I am literally Seth’s biggest fan! He’s such a joy to work with. When I first started writing songs I reached out to my friend, John Zappin to ask if he knew a music producer I could work with. I remember asking specifically for someone who “is very creative with a lot of ideas and an eagerness to collaborate, but also who will be gentle with me because it’s all very new and I’m easily crushed.” Seth has a gift for making people feel comfortable. He knows so much about music but never lords that over you. It’s a really special experience getting to work with him and knowing it’s a safe space to have bad ideas. I think we’ve gotten a lot better at predicting what each other is going to like, but we’ll still surprise each other.

Are there certain things you search for in collaborators that really make you feel safe, seen, and comfortable as an artist?

What a great question. I mean, exactly that is what to look for: people who make you feel safe, seen, and comfortable. There’s a lot of vulnerability in making art, so it’s important to do it with people that make you feel safe. I once heard Seth say something along the lines of “Take the art seriously, don’t take yourself too seriously.”

You’re very much into touring, why is that so important for you and your work?

Honestly, it’s just so fun. And not to say it’s all easy, touring is exhausting and it’s very much a 24/7 experience. You’re always doing something, even if that something is “existing in this van for the next seven hours.” But (especially if you get to tour with people you love) you all become a family working together for one common goal: to play a great show. The show’s are so fun; it’s a great experience to get to be on stage and be vulnerable with people. And each audience is different and a part of the experience so no two shows are exactly alike. I like that you’re doing something together, both at the show with the audience, and behind the scenes with your tour family.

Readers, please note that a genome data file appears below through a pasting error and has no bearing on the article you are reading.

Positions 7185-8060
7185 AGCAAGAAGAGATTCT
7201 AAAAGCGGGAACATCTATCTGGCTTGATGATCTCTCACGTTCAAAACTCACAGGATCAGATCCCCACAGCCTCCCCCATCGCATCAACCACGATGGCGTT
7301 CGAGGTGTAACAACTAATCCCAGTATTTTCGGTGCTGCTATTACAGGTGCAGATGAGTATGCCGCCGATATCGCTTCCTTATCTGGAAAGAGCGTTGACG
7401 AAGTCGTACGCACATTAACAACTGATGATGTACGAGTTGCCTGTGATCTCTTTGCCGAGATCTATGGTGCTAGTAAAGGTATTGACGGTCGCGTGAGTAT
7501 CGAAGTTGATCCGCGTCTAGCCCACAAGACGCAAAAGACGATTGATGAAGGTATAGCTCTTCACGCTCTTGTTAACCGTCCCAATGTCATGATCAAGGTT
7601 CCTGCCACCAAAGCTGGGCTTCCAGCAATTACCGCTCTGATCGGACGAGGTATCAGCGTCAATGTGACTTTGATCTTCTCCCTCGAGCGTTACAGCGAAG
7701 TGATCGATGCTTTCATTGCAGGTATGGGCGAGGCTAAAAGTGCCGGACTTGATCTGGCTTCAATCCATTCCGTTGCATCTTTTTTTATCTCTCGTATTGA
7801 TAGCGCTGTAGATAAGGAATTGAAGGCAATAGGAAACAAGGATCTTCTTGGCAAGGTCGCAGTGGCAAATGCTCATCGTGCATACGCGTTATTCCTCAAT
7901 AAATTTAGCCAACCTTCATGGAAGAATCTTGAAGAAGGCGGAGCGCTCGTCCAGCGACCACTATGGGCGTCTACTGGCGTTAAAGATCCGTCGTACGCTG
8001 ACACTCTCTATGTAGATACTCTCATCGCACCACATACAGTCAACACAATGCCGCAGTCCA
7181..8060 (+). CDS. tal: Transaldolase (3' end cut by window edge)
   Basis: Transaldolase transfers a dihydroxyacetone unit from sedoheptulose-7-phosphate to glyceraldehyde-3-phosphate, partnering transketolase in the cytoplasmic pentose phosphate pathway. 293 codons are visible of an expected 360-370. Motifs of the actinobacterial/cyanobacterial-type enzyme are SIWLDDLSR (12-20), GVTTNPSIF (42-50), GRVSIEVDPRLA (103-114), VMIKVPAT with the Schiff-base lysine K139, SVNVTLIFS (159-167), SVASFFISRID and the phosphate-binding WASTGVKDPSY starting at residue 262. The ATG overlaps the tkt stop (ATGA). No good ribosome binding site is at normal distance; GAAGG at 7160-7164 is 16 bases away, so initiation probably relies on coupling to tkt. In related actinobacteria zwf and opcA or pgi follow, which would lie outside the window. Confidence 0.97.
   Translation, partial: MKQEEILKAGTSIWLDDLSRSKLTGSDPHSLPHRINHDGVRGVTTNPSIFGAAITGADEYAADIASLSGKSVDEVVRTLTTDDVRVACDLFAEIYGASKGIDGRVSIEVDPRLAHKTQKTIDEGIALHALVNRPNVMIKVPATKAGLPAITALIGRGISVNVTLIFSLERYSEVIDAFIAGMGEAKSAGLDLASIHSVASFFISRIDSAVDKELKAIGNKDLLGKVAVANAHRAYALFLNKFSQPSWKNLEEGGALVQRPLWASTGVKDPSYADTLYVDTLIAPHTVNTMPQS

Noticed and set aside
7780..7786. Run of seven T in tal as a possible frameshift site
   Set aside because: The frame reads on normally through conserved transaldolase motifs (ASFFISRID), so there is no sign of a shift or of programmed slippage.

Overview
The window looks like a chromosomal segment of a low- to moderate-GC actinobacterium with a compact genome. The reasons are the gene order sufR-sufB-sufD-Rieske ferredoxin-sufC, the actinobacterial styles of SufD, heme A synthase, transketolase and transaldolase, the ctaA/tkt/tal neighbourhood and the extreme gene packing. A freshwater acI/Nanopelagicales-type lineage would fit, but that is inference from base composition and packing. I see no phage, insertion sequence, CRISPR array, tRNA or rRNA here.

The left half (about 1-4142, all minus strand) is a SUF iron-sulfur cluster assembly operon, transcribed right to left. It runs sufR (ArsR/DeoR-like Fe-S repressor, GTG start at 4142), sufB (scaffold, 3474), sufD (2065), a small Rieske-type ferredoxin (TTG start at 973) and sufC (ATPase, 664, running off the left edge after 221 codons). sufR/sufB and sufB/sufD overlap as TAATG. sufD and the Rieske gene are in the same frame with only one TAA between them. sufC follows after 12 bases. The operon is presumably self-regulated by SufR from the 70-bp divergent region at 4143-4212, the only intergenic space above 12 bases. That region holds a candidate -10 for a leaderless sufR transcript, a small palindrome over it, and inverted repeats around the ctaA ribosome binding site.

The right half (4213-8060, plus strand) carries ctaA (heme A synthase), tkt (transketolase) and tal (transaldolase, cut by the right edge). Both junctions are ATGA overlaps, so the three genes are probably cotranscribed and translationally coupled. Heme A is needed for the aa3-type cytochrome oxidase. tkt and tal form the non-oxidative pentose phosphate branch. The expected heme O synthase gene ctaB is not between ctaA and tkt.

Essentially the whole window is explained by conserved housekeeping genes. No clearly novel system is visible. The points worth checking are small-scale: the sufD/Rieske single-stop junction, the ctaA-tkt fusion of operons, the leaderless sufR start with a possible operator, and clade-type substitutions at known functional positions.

Do you think artists can be manufactured?

Depends on your definition of “artist.” I mean, we know that if you have the right team, the right songs, and the right performer, you can have a hit artist… and I don’t think there’s anything wrong with that. I wonder, sometimes, if talking about artists who don’t write their own songs as being “manufactured” dismisses the hard work and talent that goes into being an incredible singer and performer? That said, I’m drawn to people who have a hand in the writing of their music, but I don’t think there’s anything wrong with liking an artist who picks their songs instead of writes them. It’s a different skill.

Has working on this new album taught you anything about yourself that you didn’t know before?

I think it’s all stuff that’s been clunking around in my head for a while, that I knew was true but didn’t want to look at till now. Writing this album has been an exorcism in some ways of darker things.

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Tessa’s next single “Bad Ideas” will be dropping soon.

Photos by David Aragon. HMUA Aryanna Martin. Styling by Nikki Bostwick.